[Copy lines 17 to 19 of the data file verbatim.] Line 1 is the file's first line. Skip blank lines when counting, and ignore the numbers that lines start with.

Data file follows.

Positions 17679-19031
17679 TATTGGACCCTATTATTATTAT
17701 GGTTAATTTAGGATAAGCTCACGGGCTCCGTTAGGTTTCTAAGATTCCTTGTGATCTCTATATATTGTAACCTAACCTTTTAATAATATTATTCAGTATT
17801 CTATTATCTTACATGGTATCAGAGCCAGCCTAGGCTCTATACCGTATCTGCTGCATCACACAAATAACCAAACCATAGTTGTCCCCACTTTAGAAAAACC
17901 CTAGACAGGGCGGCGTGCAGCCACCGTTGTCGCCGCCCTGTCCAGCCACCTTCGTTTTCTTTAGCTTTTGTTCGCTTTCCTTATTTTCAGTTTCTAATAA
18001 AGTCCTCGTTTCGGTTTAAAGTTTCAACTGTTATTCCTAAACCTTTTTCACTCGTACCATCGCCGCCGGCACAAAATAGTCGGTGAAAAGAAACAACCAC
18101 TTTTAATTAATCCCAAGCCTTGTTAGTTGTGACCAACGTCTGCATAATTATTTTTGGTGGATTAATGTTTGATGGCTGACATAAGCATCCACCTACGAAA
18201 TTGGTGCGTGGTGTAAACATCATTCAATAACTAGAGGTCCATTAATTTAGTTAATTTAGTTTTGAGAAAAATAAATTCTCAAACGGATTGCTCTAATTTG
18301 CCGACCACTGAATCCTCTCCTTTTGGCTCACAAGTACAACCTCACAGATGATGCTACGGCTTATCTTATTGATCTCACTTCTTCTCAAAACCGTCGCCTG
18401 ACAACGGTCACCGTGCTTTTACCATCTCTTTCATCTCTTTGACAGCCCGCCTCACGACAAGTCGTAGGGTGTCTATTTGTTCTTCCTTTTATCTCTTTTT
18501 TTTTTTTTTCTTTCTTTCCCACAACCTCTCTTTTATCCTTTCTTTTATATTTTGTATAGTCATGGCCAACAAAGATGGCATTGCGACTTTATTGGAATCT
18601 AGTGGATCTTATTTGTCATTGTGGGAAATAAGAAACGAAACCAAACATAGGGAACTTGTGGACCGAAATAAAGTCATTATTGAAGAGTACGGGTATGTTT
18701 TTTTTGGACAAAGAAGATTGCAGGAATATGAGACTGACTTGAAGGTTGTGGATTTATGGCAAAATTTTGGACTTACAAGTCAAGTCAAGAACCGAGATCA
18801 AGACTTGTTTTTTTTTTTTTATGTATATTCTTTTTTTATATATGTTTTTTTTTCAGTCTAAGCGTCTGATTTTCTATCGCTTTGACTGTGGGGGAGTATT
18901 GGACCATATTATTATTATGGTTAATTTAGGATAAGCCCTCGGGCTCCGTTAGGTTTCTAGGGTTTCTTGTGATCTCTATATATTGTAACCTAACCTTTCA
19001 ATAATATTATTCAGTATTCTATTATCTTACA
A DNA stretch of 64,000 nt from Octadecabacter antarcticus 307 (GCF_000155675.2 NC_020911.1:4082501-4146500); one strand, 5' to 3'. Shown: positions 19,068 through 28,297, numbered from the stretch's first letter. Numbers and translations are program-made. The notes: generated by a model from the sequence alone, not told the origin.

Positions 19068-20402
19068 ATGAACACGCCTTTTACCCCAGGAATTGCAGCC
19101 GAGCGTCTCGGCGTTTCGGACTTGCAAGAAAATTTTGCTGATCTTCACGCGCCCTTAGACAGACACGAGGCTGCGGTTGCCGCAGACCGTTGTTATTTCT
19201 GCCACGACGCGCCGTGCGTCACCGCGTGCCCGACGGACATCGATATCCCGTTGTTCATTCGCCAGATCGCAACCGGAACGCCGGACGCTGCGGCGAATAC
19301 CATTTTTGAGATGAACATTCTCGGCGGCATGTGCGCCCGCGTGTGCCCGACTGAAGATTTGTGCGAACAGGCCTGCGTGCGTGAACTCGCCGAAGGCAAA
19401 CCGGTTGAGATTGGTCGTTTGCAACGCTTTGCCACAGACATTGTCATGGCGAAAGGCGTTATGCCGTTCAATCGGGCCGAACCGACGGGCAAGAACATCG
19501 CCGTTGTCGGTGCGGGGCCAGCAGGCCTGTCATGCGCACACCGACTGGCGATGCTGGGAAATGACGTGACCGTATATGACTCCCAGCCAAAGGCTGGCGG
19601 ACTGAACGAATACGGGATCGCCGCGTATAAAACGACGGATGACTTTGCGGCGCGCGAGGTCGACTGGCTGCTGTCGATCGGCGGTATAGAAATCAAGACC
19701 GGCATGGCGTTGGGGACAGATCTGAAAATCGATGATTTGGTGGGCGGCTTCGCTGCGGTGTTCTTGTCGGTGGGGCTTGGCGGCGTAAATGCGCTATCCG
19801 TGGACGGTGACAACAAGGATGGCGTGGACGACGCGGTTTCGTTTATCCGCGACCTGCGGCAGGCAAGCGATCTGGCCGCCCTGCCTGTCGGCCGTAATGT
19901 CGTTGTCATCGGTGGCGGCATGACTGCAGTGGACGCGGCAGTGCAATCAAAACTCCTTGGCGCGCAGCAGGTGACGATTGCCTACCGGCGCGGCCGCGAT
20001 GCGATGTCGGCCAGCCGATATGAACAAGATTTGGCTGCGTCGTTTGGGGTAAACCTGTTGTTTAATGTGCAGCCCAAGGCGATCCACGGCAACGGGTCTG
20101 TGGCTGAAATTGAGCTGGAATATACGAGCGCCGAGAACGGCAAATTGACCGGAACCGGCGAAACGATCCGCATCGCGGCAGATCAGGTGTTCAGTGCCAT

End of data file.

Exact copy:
A DNA stretch of 64,000 nt from Octadecabacter antarcticus 307 (GCF_000155675.2 NC_020911.1:4082501-4146500); one strand, 5' to 3'. Shown: positions 19,068 through 28,297, numbered from the stretch's first letter. Numbers and translations are program-made. The notes: generated by a model from the sequence alone, not told the origin.

Positions 19068-20402
19068 ATGAACACGCCTTTTACCCCAGGAATTGCAGCC